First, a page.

AotearoHA: Rising Stars
06/11/2015 - 06/11/2015
Live at the Bruce Mason Centre
Urzila Carlson introduces a remarkably talented generation of comedy’s Rising Stars, for a hilarious night of fresh stand-up at the Bruce Mason Centre in Takapuna.
Join us for a massive night of laughs celebrating an exciting bunch of up-and-coming comedians from around New Zealand, with TV3 filming the occasion thanks to support from NZ On Air.
These hilarious comedians are filling comedy rooms around the country, and it’s time to get them out on the big stage to show you just how bloody funny they are.
AotearoHA Rising Stars features Guy Montgomery, the 2014 Billy T Award winner and co-host of TV3’s Fail Army. Guy is just back from the Edinburgh Fringe and his internationally successful podcast with Tim Batt, The Worst of Idea of All Time just received its two millionth download.
We’ll be showcasing the exceptional 2016 Billy T Award nominees; Alice Brine, David Correos, James Malcolm, Laura Daniel and Matt Stellingwerf; with more performers to be announced.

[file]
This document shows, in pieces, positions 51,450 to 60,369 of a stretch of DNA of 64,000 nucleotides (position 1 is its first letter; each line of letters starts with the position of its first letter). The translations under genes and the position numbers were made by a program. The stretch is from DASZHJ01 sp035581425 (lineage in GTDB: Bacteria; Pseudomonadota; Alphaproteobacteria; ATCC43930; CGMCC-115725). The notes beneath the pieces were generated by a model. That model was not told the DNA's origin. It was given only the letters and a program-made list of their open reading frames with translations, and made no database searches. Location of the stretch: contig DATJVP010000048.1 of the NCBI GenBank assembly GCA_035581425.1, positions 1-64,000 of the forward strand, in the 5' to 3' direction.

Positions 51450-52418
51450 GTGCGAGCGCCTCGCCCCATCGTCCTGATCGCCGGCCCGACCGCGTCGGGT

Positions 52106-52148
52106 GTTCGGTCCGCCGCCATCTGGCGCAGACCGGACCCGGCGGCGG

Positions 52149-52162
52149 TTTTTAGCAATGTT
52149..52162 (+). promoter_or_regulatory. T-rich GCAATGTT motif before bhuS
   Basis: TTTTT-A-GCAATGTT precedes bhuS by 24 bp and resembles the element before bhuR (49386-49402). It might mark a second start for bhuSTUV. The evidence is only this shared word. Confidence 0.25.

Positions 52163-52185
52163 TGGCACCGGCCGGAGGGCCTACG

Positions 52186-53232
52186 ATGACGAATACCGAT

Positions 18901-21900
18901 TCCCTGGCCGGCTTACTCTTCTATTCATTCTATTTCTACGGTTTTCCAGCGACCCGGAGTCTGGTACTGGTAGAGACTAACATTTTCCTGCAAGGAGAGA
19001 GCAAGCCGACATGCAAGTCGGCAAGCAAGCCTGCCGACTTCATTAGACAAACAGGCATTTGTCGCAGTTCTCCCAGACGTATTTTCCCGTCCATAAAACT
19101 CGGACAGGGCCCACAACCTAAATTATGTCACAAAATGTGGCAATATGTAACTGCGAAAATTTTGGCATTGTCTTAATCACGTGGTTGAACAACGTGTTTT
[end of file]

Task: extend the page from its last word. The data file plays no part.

Comedian by night and Software Analyst at Xero by day, Alice Brine is a rapidly rising star on the comedy circuit. She was recently handpicked to be the support act for Anchorman’s David Koechner. This Wellingtonian’s captivating stage presence and quick-witted, high-energy style makes her a crowd favourite. Her show at the 2015 NZ International Comedy Festival, How to Fold a Fitted Sheet with Daniel John Smith, had a sell-out season and together they were nominated for the Best Newcomer award.
David Correos considers himself an ethnic chameleon. From a Filipino family, he grew up in Woolston, Christchurch. A graduate of Hagley Theatre Company, an international weightlifting champion, he can also down two litres of milk in less than two minutes. David’s now an almost-famous YouTube sensation known for his costume tutorials, trivial rantings and insightful life advice. His Miley Cyrus 2013 VMA Costume Tutorial on YouTube has had over 871,000 views. He was a RAW Comedy Finalist, a finalist in the 7Days Apprentice and was then nominated for Best Newcomer with his first solo NZ International Comedy Festival show in 2015.